Pressure is building on the Saudi regime as opposition forces inside and outside the country are planning a Day of Rage on Friday. Precise details haven’t been released, for obvious reasons, but demonstrations are likely to start around 4 p.m. in cities across the Kingdom. Opposition activity on the internet is at fever pitch and widespread civil disturbances are expected.
In recent days at least three different public statements calling for reform have been issued, each with hundreds of influential signatories. Several new political movements have been launched including the Islamic Umma party, led by ten well-known clerics; the National Declaration of Reform, headed by the well-known reformer Mohammed Sayed Tayib, with Islamist, liberal, Shia and Sunni members; Dawlaty, an amorphous online movement with several thousand signatories and thousands more accumulating every day; and the Al Dustorieen movement of lawyers, linked to Prince Talal bin Abdulaziz, who are calling for a response from the king on a petition they submitted in 2005.
All the groups are making similar demands, including a transition to a constitutional monarchy; a democratically elected leadership; freedom of assembly and expression; an independent judiciary; disbanding of the secret police; the release of all political prisoners and an increase in the minimum wage.
Online pages calling for revolt are proliferating. One anti-government Facebook page attracted 10,000 supporters in less than a week and now has more than 30,000. Other, apparently independent statements of unprecedented boldness issued by young people inside the Kingdom have also been appearing online.
Both Sunni and Shia Saudi opposition groups say they are under intense pressure to make a move before 11 March, but are trying to hold the line so as to garner as much media exposure as possible and secure a large turnout. ‘We didn’t want to go quickly, but the people took the initiative and issued a date,’ one of the organisers told me. ‘Now the momentum is there and there is an avalanche of calls for revolt. The speed with which things are happening is beyond our ability to keep up.’
There is no tolerance for freedom of association or expression in Saudi Arabia, and in the past the security forces have not hesitated to use force to crush unrest. But Sunni opposition sources claim to have received assurances from the police that this time they will refuse orders to fire on demonstrators.
‘I have been told by many members of the security forces that they sympathise with us 100 per cent and see us as saviours of them as well as of the nation,’ an organiser said. ‘The army, National Guard and even the Royal Guard are with us. They tell us, “We can’t declare our support publicly until you break that psychological barrier but just do that and we will switch sides and support you.”‘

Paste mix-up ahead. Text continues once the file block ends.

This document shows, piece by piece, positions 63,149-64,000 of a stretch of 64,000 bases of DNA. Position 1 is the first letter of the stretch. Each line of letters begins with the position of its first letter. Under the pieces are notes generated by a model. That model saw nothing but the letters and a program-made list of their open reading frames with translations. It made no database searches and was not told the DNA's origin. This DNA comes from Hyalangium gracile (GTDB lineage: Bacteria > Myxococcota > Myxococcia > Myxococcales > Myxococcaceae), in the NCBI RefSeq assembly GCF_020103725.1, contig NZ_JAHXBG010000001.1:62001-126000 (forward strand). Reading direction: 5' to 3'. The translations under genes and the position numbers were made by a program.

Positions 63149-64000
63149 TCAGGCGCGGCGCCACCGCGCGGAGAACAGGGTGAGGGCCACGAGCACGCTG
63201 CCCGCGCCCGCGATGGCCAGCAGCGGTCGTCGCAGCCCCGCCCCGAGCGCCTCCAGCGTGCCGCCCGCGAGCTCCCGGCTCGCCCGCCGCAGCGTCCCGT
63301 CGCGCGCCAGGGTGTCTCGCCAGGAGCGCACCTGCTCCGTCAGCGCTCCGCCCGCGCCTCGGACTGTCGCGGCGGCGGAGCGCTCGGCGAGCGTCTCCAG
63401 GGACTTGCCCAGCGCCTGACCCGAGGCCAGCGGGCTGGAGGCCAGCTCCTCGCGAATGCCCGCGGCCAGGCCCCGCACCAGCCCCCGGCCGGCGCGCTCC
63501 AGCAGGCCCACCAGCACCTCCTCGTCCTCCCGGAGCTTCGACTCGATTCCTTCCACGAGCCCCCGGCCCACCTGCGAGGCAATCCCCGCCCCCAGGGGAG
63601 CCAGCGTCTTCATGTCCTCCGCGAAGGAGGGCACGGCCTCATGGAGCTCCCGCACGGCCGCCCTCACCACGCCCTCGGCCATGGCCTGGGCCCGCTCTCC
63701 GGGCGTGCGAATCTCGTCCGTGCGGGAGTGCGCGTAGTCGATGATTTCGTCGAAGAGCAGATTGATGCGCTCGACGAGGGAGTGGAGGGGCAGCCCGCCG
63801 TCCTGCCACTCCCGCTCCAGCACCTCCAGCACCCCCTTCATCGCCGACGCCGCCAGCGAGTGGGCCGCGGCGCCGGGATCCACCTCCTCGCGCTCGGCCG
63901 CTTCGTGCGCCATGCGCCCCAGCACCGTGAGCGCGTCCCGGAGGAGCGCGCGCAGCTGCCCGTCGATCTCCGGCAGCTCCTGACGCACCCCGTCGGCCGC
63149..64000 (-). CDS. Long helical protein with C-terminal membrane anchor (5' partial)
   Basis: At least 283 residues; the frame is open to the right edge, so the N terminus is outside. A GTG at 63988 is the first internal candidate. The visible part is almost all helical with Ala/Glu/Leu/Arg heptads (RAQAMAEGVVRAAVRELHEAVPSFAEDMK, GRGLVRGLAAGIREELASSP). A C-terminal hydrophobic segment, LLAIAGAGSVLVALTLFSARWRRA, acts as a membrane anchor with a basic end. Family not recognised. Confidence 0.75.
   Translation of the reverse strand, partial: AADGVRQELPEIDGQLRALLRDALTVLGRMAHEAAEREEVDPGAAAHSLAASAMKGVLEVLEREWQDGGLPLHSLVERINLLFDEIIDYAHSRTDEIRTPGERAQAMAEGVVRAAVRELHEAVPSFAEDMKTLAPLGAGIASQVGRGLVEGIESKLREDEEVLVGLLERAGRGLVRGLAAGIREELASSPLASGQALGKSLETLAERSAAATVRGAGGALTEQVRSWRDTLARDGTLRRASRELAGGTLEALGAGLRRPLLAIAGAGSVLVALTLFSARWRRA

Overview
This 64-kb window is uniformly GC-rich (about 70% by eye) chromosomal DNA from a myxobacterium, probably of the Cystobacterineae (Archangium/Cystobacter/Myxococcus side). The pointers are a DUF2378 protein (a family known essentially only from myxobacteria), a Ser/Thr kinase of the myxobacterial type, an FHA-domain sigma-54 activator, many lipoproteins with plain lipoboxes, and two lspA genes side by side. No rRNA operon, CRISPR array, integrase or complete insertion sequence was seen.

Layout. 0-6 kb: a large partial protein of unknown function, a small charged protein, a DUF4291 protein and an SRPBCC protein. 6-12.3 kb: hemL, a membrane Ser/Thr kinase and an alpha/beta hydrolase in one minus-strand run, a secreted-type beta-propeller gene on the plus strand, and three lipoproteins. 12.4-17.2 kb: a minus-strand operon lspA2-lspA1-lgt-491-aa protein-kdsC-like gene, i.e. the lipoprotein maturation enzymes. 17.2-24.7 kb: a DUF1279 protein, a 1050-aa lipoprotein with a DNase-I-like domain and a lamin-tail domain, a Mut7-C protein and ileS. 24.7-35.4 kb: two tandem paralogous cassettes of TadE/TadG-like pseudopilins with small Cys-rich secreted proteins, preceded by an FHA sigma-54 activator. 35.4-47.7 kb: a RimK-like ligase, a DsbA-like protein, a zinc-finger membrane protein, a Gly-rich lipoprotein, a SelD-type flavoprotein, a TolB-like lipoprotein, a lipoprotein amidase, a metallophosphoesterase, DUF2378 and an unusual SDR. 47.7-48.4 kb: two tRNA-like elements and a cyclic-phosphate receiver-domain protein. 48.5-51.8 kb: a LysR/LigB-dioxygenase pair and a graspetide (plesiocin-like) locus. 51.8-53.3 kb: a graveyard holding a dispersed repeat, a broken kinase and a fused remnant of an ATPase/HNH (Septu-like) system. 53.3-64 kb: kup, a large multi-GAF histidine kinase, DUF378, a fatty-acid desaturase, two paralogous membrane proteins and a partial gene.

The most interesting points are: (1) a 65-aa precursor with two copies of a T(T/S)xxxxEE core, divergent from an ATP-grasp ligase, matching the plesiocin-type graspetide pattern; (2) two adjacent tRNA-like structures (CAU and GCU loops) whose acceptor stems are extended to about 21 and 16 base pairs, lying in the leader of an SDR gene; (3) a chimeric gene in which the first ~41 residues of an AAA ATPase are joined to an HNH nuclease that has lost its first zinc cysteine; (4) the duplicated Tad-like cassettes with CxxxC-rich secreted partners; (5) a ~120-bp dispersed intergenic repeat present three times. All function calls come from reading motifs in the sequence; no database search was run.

Anti-government activists say the police have covertly released demonstrators unharmed after promising them their support in future. ‘During two recent demonstrations in Jedda those of us who were arrested were released in the next street by policemen who acted as if they were taking us to the mubahith. When nobody was looking they opened the door of the bus and said: “Quickly, go!” There is a strong feeling among the security forces that the regime will not survive and so they say: “Why would we put ourselves in danger of being arrested in the future and taken to court and sentenced to death because we have killed demonstrators?”’
In the event that force is used, however, organisers expect the demonstrations quickly to turn violent: unlike in Egypt or Tunisia, in Saudi Arabia there’s a large number of guns in private hands. ‘In Saudi Arabia an estimated 80 to 90 per cent of families have a weapon in their house and around 50 per cent of those weapons are AK-47s,’ an opposition source told me. ‘If I go on a peaceful demonstration and I am shot by the police and I am the son of a tribe then 100 per cent definitely my brother will bring a Kalashnikov and kill the policeman who killed me and he will kill more, five or ten. They know this, the police, and so I’ve been told by many ordinary individuals and officers that no way will they shoot us even if they are given orders and if force is used it will backfire in a very aggressive manner.’
Perhaps the biggest obstacle the organisers face is persuading enough ordinary people to take part in mass peaceful demonstrations. ‘Since there is no culture or history of mass demonstrations or peaceful protest in KSA our biggest obstacle is the psychological barrier so we have difficulty in mobilising people to make that first nucleus,’ one of them said. ‘Our supporters say: “Ask us to kill anybody and we are ready. We will go and invade the governor’s office or storm the Ministry of Interior.” But they refuse to participate in a peaceful demonstration as they don’t want the humiliation of going unarmed to be hit over the head by a stupid policeman. They say: “I am the son of my father! It is against my pride to be arrested in the street and hit without arms.” But once we reach a critical mass of 5000 people gathered together in Jedda, Riyadh or another major city, the regime is over. If I was Obama I would contact me now and say: “Let’s do something.”’